- The Washington Times - Friday, April 15, 2005

The comic book permeates all levels of popular culture. This sporadic feature reviews some recent examples from the world of digital video discs (compatible with DVD-ROM-enabled computers and home entertainment centers) and also includes a recommended sequential-art reading list to extend the multimedia adventures.

‘Blade Trinity: Platinum Series’

New Line Home Entertainment, $29.95

This latest and weakest link in the trio of films based on Marvel Comics’ famed vampire hunter gets royal treatment in a two-disc DVD set that wonderfully demonstrates the potential of the digital video format in a computer environment.

The final cinematic installment of “Blade,” starring Wesley Snipes, features the introduction of the Nightstalkers — Hannibal King and Abigail Whistler — who assist the hero as he attempts to stop a beefcake version of Dracula.

Screenwriter-turned-director David Goyer (who wrote all three films) made too many diversions from the sequential-art property in the third film and never quite achieved the emotional intensity or brutality of the first two movies, leaving what amounted to a slightly humorous 123-minute horror music video.

The first disc gives viewers the R-rated film and an unrated version that extends the headache-inducing action by 10 minutes, along with a pair of optional commentary tracks from the director and some of the cast members. Disc 2 highlights include a 16-part documentary on the making of the film, an alternate ending and Mr. Goyer interviewing himself — which is more clever than enlightening.

Those daring enough to pop the first disc into their PCs are rewarded with another level of extras that display the most amazing, multimedia-rich, interactive presentation I have ever seen accompanying a film released on DVD.

As viewers watch the downside film in the upper right corner of their monitor, it plays beside multiple levels of content accessed via tabs in the upper left corner.

At any given moment, the media presented include starboards, scene extensions, photos, character biographies and extra text information on the action.

The software is so robust that it actually provides a countdown indicating when one of the elements will be appearing so the viewer does not miss a single detail.

While all of this is happening, viewers also get the text version of the dialogue scrolling underneath the movie. Certain words are even highlighted; clicking on them leads to definitions of such terms as cuneiform, vampires, Dracula, Nome King and Pomeranian.

A kill count, found at the bottom of the screen, rounds out the resource. It tallies the number of vampires each hero has finished off (a total of 53 eventually evaporate), the weapon used and a countdown to another bloodsucker’s demise.

Another outstanding PC part to the first disc gives an on-screen script-to-screen comparison as junior Hollywood writers imbibe the difference between a screenplay and what finally makes it to film. A printing option is also available by chapter or for the entire script.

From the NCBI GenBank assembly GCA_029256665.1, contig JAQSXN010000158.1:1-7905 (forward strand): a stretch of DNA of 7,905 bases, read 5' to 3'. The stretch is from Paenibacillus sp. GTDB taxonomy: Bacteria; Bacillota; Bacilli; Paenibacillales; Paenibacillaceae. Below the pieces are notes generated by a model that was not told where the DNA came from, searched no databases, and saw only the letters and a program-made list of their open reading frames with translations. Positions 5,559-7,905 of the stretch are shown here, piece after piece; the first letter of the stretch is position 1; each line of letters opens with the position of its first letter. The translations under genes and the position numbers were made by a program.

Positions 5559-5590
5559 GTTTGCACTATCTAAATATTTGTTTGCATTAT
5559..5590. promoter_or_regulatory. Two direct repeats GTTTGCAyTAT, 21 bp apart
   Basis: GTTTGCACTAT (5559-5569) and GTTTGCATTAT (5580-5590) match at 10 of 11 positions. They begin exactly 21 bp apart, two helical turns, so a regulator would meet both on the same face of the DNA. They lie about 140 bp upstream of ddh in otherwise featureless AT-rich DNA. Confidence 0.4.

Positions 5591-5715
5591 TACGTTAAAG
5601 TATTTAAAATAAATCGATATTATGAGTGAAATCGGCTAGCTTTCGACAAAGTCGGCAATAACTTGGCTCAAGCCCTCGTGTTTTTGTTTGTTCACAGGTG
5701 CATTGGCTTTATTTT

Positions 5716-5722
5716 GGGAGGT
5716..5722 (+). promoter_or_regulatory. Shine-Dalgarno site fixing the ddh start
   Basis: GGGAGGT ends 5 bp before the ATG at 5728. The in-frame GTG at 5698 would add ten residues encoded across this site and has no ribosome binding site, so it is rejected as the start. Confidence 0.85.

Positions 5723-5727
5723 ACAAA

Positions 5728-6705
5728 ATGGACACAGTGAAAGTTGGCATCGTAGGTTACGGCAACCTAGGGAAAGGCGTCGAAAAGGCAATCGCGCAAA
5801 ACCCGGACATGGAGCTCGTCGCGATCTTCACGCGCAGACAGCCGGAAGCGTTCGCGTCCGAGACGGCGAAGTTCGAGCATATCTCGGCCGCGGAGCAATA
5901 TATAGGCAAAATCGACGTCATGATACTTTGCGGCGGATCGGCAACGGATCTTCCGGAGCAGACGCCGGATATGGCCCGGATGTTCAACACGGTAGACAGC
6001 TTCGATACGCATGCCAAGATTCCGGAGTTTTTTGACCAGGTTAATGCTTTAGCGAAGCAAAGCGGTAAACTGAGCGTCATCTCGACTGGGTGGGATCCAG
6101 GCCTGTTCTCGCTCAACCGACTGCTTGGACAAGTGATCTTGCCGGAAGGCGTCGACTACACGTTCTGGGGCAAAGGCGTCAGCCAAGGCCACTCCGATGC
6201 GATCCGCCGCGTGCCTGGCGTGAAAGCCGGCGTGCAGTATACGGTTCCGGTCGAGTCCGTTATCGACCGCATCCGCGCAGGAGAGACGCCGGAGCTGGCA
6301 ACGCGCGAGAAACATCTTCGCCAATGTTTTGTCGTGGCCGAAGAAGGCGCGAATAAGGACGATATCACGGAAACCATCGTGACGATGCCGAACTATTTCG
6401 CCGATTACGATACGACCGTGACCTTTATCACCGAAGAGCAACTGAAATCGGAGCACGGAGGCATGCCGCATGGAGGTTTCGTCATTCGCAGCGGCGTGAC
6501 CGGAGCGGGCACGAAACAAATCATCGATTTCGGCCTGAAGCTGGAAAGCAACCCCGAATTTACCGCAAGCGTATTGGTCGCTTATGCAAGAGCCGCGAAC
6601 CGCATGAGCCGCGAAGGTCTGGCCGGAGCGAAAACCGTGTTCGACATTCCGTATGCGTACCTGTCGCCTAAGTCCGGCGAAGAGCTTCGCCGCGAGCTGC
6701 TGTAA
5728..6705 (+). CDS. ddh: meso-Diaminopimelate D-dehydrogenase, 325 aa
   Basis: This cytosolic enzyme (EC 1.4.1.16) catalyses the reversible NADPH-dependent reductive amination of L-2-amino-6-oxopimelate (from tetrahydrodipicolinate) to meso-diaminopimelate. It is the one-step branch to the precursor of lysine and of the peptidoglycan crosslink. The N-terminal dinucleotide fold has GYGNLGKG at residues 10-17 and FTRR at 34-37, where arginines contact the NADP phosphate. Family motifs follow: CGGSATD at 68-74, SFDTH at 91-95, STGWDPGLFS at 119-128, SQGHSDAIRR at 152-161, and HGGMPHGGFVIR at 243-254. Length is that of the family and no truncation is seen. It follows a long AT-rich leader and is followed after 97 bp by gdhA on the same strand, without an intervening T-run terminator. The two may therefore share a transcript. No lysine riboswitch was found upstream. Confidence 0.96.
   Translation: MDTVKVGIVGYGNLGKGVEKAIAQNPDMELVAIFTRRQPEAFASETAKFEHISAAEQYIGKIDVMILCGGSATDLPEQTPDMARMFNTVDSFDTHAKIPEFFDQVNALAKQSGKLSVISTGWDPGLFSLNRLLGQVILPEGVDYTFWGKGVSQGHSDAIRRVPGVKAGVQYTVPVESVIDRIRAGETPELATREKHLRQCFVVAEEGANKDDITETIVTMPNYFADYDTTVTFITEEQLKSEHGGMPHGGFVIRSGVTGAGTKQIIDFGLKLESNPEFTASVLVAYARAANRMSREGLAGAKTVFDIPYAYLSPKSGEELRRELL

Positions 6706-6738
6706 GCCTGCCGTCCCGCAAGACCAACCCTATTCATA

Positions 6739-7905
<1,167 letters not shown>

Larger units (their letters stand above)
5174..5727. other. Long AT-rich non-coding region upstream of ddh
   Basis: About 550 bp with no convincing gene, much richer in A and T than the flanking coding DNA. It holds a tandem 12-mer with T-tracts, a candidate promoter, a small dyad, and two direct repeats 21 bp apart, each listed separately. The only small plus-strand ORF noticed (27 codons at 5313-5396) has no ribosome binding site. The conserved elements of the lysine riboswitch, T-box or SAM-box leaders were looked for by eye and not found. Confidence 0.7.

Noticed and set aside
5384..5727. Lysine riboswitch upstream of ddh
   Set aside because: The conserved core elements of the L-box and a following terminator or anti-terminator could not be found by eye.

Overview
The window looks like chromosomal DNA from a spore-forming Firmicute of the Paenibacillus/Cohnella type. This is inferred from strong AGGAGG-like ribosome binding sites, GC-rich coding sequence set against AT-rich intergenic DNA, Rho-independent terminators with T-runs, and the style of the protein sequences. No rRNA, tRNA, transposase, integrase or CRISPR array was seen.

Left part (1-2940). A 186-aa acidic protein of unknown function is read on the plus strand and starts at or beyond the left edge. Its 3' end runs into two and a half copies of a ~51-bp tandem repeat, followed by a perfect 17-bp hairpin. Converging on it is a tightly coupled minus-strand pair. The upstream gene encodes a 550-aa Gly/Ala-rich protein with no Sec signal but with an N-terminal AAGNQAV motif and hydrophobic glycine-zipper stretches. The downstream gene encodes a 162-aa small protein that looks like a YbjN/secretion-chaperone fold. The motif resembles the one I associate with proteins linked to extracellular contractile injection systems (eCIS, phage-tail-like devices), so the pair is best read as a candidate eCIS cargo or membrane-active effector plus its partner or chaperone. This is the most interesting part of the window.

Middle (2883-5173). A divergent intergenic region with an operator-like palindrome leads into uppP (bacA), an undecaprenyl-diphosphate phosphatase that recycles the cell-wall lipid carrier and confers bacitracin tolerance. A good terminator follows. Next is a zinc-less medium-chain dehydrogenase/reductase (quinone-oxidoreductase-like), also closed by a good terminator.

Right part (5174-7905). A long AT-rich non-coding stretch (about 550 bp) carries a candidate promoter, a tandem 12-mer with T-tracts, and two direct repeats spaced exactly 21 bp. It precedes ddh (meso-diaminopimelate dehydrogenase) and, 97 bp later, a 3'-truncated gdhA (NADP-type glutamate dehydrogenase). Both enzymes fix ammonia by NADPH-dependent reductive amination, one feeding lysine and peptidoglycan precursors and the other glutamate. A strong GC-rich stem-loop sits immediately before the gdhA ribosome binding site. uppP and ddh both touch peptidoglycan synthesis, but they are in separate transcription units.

As if that were not more than enough blood for the buck, disc 2 accesses a weapons gallery. It shows each armament surrounded by comprehensive entries, and eight concept pieces of art that, with a click of the mouse, are transformed magically into what they looked like in the actual film.

Read all about it: The DVD package completes the “Blade” immersion with a 24-page, mini comic book written by Jimmy Palmetto and Justin Gray and penciled by Amanda Connor. The sequential art acts as a prequel to the movie by taking a look at the family bonding between Blade’s mentor, Whistler, and his illegitimate daughter, Abigail, along with an introduction to Hannibal King.

Batman and Robin: The Complete 1949 Movie Serial Collection

Columbia Tristar Home Entertainment, $29.99

I cannot watch the cutting-edge visuals of “Blade Trinity,” even as bad as it is, and then try to appreciate black-and-white footage of a guy with a gut getting caught in his cape while punching thugs and supposedly portraying the invincible Dark Knight.

However, the 1949 Serial Collection DVD set does provide a great nostalgia trip for older folk who remember the days when cinema was America’s primary form of media entertainment, and it clearly shows how far the arts of special effects and costume design have come.

Through 15 episodes packed on a pair of discs, hard-core fans see the Dynamic Duo retrieve their costumes from a filing cabinet in the Bat Cave, watch Bruce Wayne try to change into his Bat gear in the back seat of a woeful-looking Batmobile (a Mercury convertible) and giggle as the pair try to stop the villainous Wizard, who can control all the vehicles of Gotham City.

Although the cliffhanging action (more than four hours’ worth) supposedly has been digitally remastered, it still suffers from too many flaws to be called a successful transfer, and the absence of extras will make it difficult for younger fans to appreciate the fun. The DVDs cry for some sort of historical documentary or a commentary track by any of the living cast or crew members to put into context the unintentional on-screen hilarity.

Read all about it: DC Comics has done a splendid job of packaging the works of Batman’s creator, Bob Kane. Its latest trade paperback, “Batman Chronicles: Vol. 1,” covers the hero’s 1930s adventures in Detective Comics Nos. 27 to 37 and the first issue of his regular series in 1940 ($14.99).

Zadzooks! wants to know you exist. Call 202/636-3016; fax 202/269-1853; e-mail jszadkowski@washingtontimes.com; or write to Joseph Szadkowski, The Washington Times, 3600 New York Ave. NE, Washington, DC 20002.

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